Lewis Richmond on the aging brain and how changes the brain might change our practice over time.
The aging brain can learn and grow. This new conventional wisdom – based on the latest neurophysiological research – replaces the old (which held that the brain has only a fixed number of cells set at birth and that older people cannot learn with the flexibility of younger people). So much for conventional wisdom of any kind.
Once, during an illness, one of my doctors gave me a 500 page book on “Psychopharmocology” – a technical text on the effects of drugs on the brain. I read it as best I could-it was quite technical-and returned it to my doctor.
“Interesting!” I said, “what I could understand of it. Why did you have me read it?”
My doctor replied, “So you could see how little we know.”
When I was in rehabilitation for a brain infection, my doctor there told me about the latest research concerning mice and learning. If you make a mouse run a maze to get some cheese, they will over time learn to run it faster. However, if you make a mouse swim in water too deep for it to stand to get the cheese, it will learn three to four times faster. According to my doctor, these results had had revolutionized the way her profession treated people with brain injury. Putting the patient under some stress made their recovery faster.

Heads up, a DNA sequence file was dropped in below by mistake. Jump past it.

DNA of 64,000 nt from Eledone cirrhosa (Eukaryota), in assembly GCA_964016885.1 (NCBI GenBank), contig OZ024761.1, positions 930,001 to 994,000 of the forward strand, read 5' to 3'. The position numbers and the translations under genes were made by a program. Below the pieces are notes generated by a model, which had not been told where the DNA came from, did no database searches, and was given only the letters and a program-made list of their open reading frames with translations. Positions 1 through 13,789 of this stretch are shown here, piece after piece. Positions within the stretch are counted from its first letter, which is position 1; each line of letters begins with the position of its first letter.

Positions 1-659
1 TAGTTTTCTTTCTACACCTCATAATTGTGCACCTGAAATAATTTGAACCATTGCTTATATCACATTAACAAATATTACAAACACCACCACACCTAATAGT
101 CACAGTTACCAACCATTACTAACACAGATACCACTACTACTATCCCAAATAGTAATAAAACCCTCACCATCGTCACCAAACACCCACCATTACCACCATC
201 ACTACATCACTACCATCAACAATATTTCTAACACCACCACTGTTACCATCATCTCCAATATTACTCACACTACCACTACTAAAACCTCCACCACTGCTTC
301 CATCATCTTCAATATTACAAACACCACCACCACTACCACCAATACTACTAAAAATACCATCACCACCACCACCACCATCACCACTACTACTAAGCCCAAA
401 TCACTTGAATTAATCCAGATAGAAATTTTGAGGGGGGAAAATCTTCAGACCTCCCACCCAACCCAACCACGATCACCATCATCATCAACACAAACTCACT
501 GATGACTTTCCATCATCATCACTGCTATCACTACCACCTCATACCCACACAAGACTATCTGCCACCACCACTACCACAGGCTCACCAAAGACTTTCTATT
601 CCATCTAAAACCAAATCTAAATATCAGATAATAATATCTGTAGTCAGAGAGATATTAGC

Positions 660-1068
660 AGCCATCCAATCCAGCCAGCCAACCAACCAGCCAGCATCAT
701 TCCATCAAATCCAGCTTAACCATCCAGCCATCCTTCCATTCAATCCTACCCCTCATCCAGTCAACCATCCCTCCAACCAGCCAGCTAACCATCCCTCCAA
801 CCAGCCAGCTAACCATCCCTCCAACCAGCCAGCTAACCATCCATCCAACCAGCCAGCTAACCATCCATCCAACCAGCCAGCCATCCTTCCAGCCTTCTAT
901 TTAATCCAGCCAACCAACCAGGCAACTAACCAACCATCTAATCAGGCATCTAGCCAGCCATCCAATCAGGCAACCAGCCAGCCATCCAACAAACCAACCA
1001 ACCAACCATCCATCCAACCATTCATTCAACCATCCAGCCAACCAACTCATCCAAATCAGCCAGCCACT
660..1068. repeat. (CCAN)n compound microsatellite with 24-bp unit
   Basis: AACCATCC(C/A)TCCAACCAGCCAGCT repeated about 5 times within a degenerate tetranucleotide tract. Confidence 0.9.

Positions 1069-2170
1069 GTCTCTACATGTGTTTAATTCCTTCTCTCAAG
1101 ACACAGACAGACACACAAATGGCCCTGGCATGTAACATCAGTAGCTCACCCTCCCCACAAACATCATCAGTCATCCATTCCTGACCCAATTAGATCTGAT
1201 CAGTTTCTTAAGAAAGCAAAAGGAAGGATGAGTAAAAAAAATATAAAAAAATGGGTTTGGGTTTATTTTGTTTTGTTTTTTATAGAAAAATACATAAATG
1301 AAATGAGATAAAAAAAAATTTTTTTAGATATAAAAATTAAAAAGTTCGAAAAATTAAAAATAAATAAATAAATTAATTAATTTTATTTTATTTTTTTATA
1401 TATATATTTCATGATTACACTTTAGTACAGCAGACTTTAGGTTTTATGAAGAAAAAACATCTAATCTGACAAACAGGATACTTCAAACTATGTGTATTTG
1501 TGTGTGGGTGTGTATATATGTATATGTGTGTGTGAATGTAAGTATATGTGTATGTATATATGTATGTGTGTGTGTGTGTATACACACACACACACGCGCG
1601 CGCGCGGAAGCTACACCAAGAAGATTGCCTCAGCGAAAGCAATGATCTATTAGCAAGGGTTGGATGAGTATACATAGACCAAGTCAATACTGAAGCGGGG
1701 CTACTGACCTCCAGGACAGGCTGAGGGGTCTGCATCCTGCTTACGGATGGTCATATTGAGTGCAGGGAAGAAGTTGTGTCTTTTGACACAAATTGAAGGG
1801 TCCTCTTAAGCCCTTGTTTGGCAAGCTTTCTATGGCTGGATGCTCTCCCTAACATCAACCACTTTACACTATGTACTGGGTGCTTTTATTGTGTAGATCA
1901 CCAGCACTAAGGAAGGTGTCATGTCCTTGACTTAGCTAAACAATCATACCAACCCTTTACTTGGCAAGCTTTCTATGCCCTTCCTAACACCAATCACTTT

We now know that the brain retains the ability to regenerate and grow new neural circuits throughout life, and even into old age. This has implications for the spiritual life. While it is true that intense spiritual practices designed for youth (primarily young men) – long retreats, monastic practice, asceticism, and so on – are not so practical as we grow older, there are other kinds of practices that are more suitable for maturity than youth. Among these are meditations on impermanence, loving kindness, and gratitude. In some basic sense it takes a whole life to appreciate a whole life.
Here is another story about the plasticity of the brain. I have a good friend, a psychiatrist, who is 79. He took up studying the piano in his 70s. He loves to play – especially to improvise – and though it is hard for him to learn the theory and technique of the piano, he keeps at it.
“It makes me tired,” he said, “all the music theory and technical details.” He gestured to me, knowing that I have been playing piano all my life. “It must be so easy to start when you’re young.”
I acknowledged that that was so, but also suggested that perhaps he was tired because his brain was busy growing neurons to accommodate his new art. “That’s a good thing,” I said. “It’ll make you live longer.”
He liked hearing that.